Giant ammonite (Lytoceras taharoaense)


Dinosaurs were not the only giants in Jurassic days. Even the shellfish grew to a gigantic size. This fossil ammonite, the biggest found from the age of the dinosaurs, is over 1.5 metres in diameter.

Mrs Jean Gyles spotted the fossil in a road cutting near Kawhia Harbour in 1977. The find caused great excitement. Not only was the ammonite large and old, surprisingly for earthquake country, it was also uncrushed and almost completely intact. Not for long however - geologists had to use explosives to extract it in pieces from its rocky bed. The pieces were brought to a laboratory in Lower Hutt, where the shelly exterior was cleaned, and the pieces reassembled into the massive specimen now on display in Awesome Forces.

Some of the rocky interior of this ammonite was originally silt. Parts of the interior now consist of a pale white mineral called laumontite. Laumontite is formed when certain volcanic material is lightly squeezed and slightly warmed over millions of years. And that probably explains how this animal met its death - smothered by a shower of volcanic ash under water, then eventually covered and filled by ash and sediment.

The ammonites' common name comes from the shape of their shells which are curled like a ram's horn. Ammon was an ancient Egyptian god who had the head of a ram. Ammonites were common in the oceans of the world for some 150 million years. This one was living about 140 million years ago. That means it was already preserved as a fossil in New Zealand's rocks long before our land became separated from the supercontinent Gondwanaland.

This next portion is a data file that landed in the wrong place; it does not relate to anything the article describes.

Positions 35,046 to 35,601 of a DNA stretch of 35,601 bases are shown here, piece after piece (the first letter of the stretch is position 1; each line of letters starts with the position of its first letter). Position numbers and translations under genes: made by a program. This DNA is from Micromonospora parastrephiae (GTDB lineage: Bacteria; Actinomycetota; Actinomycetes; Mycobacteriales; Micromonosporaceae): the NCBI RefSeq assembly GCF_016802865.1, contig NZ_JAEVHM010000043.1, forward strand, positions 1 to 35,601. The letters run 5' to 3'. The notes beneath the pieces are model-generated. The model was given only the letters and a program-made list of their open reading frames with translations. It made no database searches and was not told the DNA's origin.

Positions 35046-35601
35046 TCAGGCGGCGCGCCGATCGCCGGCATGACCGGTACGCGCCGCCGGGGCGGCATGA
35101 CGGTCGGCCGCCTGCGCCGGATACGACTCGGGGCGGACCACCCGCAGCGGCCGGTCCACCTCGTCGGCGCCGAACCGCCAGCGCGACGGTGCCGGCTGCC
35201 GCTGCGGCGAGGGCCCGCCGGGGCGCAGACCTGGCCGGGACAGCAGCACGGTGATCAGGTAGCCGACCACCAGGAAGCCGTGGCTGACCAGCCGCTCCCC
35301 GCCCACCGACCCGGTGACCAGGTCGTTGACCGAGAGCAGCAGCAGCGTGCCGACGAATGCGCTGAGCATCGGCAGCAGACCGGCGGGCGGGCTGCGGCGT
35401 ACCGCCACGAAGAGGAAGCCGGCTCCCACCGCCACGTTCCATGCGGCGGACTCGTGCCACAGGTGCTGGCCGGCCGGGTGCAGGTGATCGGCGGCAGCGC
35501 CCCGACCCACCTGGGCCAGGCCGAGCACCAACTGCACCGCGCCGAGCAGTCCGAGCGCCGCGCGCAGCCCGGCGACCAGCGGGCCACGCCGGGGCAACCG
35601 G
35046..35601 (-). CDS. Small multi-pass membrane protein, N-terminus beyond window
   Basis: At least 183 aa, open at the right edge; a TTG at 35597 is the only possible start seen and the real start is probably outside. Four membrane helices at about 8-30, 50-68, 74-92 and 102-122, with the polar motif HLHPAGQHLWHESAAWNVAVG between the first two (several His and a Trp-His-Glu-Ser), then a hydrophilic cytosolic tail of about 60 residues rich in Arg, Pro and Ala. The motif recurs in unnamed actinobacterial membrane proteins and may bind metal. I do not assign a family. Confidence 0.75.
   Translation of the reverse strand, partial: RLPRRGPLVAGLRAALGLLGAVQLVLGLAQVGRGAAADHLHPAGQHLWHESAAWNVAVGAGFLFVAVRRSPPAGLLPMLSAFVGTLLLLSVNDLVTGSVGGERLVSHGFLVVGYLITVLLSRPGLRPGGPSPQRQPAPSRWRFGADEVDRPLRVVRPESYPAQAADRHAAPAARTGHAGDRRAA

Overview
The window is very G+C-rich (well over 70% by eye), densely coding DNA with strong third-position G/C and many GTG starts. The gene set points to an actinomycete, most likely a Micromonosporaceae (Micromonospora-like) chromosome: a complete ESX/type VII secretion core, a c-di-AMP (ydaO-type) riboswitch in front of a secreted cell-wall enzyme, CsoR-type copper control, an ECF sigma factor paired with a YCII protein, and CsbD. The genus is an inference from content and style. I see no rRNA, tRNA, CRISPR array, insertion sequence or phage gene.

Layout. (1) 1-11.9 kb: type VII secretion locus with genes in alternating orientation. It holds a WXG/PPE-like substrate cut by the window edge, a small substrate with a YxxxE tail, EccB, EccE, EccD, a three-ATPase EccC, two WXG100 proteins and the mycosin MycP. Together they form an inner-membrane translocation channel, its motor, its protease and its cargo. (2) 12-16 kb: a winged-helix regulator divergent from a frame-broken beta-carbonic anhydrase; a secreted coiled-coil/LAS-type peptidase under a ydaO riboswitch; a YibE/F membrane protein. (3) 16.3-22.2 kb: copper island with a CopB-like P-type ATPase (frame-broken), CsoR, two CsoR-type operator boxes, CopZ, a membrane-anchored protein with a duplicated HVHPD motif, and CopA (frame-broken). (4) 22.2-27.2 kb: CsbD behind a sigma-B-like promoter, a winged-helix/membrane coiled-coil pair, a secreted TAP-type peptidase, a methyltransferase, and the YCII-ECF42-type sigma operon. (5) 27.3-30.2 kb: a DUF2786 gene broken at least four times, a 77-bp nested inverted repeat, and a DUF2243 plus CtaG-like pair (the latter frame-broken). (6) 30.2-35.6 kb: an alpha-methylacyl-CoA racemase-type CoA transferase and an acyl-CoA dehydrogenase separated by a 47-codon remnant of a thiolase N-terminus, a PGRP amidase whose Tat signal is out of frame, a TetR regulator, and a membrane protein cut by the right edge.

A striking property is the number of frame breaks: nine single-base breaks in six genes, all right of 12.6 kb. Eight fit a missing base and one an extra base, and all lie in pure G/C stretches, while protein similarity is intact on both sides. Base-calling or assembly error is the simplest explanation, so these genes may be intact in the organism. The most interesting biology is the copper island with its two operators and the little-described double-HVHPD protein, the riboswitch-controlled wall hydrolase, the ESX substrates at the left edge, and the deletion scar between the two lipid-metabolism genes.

Ammonites came in a wide variety of sizes, from tiny ones no bigger than 10 millimetres to whoppers more than 2.5 metres in diameter. The biggest ever found (in Germany) would extend nearly 11 metres if it was uncoiled!

Like a squid, the ammonite caught its food with tentacles. Its body sat inside the chamber at the shell's opening. Again like a squid, it could squirt water out through a funnel in its body, propelling itself backwards. The coiled shell was like a multi-chambered buoyancy tank. The ammonite moved gas and fluids between chambers through a narrow tube, so it could rise and sink in the water like a submarine.

The ammonite's closest relative these days is the chambered nautilus with its beautiful coiled shell. The nautilus' shell is smooth-walled - it floats in surface waters. The ammonite's shell, by contrast, was knobbed, ribbed, and folded. This shows that the ammonite could live in deep water at great pressure. The shell's strength was also a protection from predators. The ammonite could retreat inside its body chamber, and 'close the door' on its enemies with a shelly plate like that of a cat's-eye shellfish.

Such a large creature must have had a big appetite. Scientists think that this ammonite would have lived in temperate or cold parts of the ocean where there are upwellings of rich food supplies. Today's large marine creatures obtain their food in similar environments, such as the waters between New Zealand and Antarctica.

Like several other specimens in Awesome Forces, the giant ammonite has been loaned to Te Papa by the Institute of Geological and Nuclear Sciences Limited.

More information

The following publications may be found on the Discovery Centre bookshelves, or in Te Aka Matua Library and Information Centre on Level 4. Photographs of Te Papa collection items may be ordered from Images, on Level 4.

  • Hayward, Bruce. (1989). Trilobites, Dinosaurs and Moa Bones: the story of New Zealand fossils. Auckland: Bush Press.
  • Stevens, Graeme; McGlone, Matt and McCulloch, Beverley. (1988). Prehistoric New Zealand. Auckland: Reed.



 

Giant ammonite
Courtesy of the Institute of Geological and Nuclear Sciences Ltd